Post edited 11:47 am – June 22, 2012 by admin
Here is the latest ACMG Mountain Conditions Report from Larry Stainer, definitely worth a read as it is not as bomber out there as you would think:
Mostly a fine day in the Rockies and Columbias if the spring monsoons haven't created rockslides on your highway of choice.
Spring is still slow to come and that may continue for awhile. Reports from along the divide of the Valhallas, Monashees, Selkirks, Purcells, and Rockies all generally sound similar and indicate that snow is hanging in to around 1700m in the shade and 2000m on south and west facing terrain. The far east slope of the Rockies is drying out nicely.
Longest daylight hours of the year so there currently isn't much time for overnight snowpack recovery. That and the forecast of grey skies, some rain and warm temps means that the alpine may only be a happy place for short periods of time and most likely at higher elevations and not under steep terrain. The bulk of the avalanche activity that has been reported recently has been coming out of very steep terrain. This trend will likely continue until we get our first REAL blast of heat. Then we may see avalanche activity on more moderate terrain.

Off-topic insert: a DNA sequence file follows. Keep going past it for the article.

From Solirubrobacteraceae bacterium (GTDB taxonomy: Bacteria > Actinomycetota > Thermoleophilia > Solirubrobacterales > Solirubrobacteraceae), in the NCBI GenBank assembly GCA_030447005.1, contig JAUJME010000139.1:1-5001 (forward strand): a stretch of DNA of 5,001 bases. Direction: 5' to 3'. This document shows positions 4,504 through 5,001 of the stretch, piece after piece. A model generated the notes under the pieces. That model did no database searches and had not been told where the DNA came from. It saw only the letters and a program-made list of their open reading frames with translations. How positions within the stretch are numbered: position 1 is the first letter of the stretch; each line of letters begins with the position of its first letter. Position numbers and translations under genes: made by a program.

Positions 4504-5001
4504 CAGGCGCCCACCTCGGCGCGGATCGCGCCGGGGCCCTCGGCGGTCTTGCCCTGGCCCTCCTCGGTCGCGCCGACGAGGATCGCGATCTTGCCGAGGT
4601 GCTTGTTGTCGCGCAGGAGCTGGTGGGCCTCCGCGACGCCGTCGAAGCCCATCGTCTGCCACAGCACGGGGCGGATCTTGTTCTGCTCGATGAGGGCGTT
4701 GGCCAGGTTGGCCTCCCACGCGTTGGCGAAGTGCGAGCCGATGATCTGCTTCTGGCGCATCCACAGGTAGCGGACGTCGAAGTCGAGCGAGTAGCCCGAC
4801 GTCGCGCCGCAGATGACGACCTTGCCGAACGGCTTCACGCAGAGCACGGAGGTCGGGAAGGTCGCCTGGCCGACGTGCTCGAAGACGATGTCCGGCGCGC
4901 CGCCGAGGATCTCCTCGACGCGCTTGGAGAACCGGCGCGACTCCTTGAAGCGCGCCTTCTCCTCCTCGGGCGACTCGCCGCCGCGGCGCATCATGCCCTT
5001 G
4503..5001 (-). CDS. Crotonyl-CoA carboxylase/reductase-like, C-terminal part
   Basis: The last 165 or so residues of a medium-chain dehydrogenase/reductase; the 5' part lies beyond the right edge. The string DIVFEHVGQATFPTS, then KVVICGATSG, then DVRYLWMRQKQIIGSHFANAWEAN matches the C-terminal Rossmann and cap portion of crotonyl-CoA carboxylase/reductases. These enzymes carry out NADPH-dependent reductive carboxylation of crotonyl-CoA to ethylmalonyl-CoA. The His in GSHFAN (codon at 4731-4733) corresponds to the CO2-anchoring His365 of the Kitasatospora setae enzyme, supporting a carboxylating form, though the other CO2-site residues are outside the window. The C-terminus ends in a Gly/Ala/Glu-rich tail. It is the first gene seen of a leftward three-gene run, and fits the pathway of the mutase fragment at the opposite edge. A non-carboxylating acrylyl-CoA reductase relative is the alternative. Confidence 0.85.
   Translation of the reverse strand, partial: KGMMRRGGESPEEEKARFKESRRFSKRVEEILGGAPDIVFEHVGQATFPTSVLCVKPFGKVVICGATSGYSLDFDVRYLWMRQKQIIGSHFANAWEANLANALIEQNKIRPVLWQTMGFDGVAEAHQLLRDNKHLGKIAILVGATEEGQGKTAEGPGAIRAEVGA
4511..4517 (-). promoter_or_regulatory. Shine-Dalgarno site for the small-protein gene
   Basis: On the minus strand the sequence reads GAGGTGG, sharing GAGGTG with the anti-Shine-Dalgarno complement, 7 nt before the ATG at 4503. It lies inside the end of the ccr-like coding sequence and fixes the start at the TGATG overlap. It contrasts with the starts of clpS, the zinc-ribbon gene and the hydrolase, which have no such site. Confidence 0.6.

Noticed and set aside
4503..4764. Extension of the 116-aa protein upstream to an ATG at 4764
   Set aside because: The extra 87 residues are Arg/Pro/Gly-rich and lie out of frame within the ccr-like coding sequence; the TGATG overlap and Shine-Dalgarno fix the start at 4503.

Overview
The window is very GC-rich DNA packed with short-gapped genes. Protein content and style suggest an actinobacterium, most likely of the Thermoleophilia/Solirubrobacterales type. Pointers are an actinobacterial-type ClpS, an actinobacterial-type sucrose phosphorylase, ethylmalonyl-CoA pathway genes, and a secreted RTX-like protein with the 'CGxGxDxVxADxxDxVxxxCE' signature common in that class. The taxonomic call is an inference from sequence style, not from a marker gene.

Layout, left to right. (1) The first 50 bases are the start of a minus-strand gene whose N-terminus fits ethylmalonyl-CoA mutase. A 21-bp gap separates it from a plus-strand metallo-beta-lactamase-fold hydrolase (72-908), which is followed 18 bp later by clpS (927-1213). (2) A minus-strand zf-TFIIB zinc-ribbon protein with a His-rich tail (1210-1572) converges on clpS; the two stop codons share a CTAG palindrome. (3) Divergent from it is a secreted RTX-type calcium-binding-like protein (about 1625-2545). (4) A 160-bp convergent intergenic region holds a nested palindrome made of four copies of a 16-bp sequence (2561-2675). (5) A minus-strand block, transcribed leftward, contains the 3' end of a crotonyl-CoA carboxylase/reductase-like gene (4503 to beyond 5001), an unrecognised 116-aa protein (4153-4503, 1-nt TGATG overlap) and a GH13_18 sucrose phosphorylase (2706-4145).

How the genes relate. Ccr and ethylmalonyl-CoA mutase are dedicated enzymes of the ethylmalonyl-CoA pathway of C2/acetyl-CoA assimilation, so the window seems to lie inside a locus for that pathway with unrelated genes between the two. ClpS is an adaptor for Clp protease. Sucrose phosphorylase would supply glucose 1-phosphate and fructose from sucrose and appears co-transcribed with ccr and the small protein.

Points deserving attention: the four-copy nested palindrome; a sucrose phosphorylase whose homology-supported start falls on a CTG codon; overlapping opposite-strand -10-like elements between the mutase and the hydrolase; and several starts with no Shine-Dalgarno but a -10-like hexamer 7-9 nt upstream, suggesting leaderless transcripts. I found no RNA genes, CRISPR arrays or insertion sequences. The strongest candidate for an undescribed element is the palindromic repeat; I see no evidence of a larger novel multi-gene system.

Probably some of the worst potential travel right now would be on low angle talus slopes or boulder fields. These may have the poorest chance to freeze and the joy of falling into holes between blocks is hard to express in words:)
Mark Klassen mentioned the top of Brewers Buttress in a report today and that certainly can be a short, flat and nasty bit of snow walking.
A crew is working at the Conrad Kain hut this week so hopefully we will get a report from there soon. First rumour was good walking up most of the hut approach trail but 1 to 1.5 m of snow at the hut-sounds about right. Walking above the hut and into the spires without a good freeze would likely be quite awful for now.
Report from Rogers Pass said all the quartzite is wet or white and skiing is still ok up the Asulkan and Illecillewaet if your timing and decisions are good.
As with the Trans Canada highway today-assume that some access/logging roads will be damaged from the runoff. Water is still high almost everywhere and the snow melt has a long way to go still.
At low elevation crags the snow is long gone so the seep is mostly about what just recently fell out of the sky.
The mosquitoes aren't out yet in most places. Isn't that nice:)